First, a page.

Stokes hit Neesham to the deep midwicket boundary, where Boult, the superstar fast bowler, the breathtaking fielder, combined with Martin Guptill, that man again, to take a relay catch that would have tilted the scales irreversibly towards the Kiwis.
Except, his foot touched the advertising board.
Talk about margins. Talk about luck.
9 runs were needed off 3 balls when another stroke of luck, yeah, that word again, went England’s way.
Fourth ball. Stokes played it to deep midwicket, where Martin Guptill fielded and threw it to the keeper’s end, attempting to run out Stokes, who was haring back for a second run. The ball deflected off the bat to the third man boundary, and England got four bonus runs. What might have been a single and a match-clinching dismissal of the last recognized batsman instead is six runs.
Stokes gets up on his knees, his shirt muddied from dives he’s made, and holds his arms in apology, almost like a prisoner of war surrendering to armed adversaries. This though, is a match that’s yet to be won. But you can’t help feeling that what was New Zealand’s game has now turned England’s way.
“This wasn’t meant to be.” Image courtesy.
What was 9 off 3 is now 3 off 2.
Talk about luck.
Stokes will make sure that despite two runouts off the next two balls, England end level with the Kiwis, 241 runs apiece.
Lord’s 2019. Image courtesy.
Jimmy Neesham, Twitter God of self-deprecatory humour, had left cricket after failing to make the Blackcaps squad for the 2015 World Cup. In the 2019 tournament, he’s occupying the position that Grant Elliot, hero of Auckland 2015 against South Africa, did. Not only has he picked up a fifer in a match here, he also has a high score of 97* in an innings. He’s been a livewire in the field too, with his catch of Dinesh Karthik in the semifinal, inches off the turf with his left hand, a huge contender for catch of the tournament.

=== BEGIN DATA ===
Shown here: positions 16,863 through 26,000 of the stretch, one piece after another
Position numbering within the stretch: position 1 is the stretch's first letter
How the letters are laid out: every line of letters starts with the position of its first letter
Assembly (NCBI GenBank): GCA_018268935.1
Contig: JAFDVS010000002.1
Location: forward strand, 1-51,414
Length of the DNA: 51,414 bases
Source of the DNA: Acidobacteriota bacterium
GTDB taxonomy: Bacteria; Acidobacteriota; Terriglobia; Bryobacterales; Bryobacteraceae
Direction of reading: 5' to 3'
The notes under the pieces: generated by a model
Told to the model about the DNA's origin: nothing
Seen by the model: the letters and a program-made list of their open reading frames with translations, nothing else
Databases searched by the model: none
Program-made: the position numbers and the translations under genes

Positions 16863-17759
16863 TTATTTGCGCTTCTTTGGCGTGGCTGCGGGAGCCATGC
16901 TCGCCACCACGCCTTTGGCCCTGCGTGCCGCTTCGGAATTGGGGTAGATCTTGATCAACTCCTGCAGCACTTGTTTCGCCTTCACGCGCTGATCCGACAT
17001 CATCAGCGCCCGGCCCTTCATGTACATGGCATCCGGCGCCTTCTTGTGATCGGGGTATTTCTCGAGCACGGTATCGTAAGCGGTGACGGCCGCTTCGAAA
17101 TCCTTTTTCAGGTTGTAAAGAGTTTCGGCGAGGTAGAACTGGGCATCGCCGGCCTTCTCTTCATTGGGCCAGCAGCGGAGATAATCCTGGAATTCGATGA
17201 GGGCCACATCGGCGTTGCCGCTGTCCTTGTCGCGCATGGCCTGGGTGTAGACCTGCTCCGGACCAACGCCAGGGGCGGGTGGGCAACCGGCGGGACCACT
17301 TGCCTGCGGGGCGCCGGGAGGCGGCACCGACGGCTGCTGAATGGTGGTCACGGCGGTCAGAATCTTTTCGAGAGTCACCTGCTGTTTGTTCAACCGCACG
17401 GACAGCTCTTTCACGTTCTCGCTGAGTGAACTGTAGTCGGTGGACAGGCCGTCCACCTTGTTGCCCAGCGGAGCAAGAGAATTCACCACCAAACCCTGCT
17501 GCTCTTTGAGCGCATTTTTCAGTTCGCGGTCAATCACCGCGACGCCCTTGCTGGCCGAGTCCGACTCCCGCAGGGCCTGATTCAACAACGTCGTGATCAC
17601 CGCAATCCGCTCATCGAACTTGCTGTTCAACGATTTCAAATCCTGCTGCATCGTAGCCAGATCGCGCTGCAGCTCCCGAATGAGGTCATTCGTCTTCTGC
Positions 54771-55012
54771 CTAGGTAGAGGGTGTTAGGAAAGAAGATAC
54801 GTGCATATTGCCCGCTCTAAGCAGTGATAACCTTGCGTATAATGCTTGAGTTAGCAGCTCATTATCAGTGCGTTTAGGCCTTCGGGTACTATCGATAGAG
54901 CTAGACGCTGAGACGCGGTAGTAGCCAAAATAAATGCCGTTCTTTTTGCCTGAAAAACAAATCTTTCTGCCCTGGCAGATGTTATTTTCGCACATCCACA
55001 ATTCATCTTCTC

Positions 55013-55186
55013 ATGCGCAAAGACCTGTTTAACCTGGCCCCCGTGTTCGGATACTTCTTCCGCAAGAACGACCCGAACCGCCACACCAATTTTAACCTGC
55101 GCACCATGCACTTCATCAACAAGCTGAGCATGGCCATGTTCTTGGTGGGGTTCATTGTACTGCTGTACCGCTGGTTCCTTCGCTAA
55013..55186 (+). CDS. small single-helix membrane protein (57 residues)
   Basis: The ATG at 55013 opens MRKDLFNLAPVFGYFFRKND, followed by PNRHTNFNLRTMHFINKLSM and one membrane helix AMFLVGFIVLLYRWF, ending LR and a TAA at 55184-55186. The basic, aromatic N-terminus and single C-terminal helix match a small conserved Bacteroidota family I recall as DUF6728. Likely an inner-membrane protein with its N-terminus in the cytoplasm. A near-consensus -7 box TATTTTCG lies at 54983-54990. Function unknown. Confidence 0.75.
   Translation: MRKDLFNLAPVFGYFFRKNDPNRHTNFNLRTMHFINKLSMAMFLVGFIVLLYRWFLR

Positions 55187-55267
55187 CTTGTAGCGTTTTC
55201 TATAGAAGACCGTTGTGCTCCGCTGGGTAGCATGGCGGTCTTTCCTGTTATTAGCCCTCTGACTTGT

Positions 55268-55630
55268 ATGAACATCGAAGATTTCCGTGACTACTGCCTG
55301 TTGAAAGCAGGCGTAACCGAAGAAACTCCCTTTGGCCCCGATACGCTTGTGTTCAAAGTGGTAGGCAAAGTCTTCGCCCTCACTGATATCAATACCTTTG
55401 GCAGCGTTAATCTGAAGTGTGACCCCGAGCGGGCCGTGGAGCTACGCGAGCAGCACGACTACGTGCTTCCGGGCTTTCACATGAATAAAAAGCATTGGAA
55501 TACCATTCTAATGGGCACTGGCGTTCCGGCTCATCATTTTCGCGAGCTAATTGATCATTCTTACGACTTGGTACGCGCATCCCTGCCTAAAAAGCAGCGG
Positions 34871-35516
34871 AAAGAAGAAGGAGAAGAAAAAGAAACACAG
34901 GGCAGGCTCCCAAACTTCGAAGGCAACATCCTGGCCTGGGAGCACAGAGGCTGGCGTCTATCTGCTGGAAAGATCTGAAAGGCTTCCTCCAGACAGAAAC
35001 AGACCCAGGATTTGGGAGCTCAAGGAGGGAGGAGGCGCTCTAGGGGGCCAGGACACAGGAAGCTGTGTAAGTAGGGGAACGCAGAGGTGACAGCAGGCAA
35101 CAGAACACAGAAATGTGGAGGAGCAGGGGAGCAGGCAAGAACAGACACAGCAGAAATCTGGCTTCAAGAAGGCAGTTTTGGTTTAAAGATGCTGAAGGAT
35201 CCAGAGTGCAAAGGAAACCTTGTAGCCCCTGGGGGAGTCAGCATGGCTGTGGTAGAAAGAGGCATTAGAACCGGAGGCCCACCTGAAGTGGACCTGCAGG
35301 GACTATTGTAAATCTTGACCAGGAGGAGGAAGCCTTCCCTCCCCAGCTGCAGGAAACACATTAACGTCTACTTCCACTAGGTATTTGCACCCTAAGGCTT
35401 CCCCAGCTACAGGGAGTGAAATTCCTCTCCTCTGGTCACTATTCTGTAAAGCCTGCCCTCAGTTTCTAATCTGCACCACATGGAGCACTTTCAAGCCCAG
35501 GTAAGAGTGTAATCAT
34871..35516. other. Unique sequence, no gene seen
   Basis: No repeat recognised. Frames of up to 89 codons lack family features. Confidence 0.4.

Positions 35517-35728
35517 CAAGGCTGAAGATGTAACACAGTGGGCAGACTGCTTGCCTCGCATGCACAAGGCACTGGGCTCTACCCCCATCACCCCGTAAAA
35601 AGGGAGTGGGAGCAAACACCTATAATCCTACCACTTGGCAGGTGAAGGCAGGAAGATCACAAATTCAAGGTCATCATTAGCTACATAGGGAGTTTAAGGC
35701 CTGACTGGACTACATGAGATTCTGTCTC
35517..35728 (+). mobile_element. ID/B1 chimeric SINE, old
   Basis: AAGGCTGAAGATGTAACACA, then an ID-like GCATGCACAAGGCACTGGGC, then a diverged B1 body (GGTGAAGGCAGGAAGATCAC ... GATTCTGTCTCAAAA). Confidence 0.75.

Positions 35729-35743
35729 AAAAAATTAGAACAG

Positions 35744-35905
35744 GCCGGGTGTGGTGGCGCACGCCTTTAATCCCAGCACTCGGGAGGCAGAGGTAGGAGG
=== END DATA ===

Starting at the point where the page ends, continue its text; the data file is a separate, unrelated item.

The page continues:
He’s done all he could in the field and with the bat, taking 3 for 43 off his 7 overs and scoring 19 off 25. Then he’s asked to bat in the Super Over, and nearly pulls it off, taking 14 off Archer’s first five balls. It’s clichéd, but you’re tempted to ask, who writes these guys’ scripts?
All said and done, how cruel can sport be? New Zealand had wowed and roused a nation enroute to their run to the 2915 world cup final. They seemed poised to go one better here, with a titanic effort in the field, in particular, the highlight of their day. The catches taken by Lockie Ferguson and Tim Southee were among the best in this tournament.
Lockie locks it. Image courtesy.
But, every rub of the green seemed to go against them. That deflection off Stokes’bat just capped what was a hapless day for the Kiwis. I can’t remember a match where luck played as cruel a hand in deciding the fate of a tournament.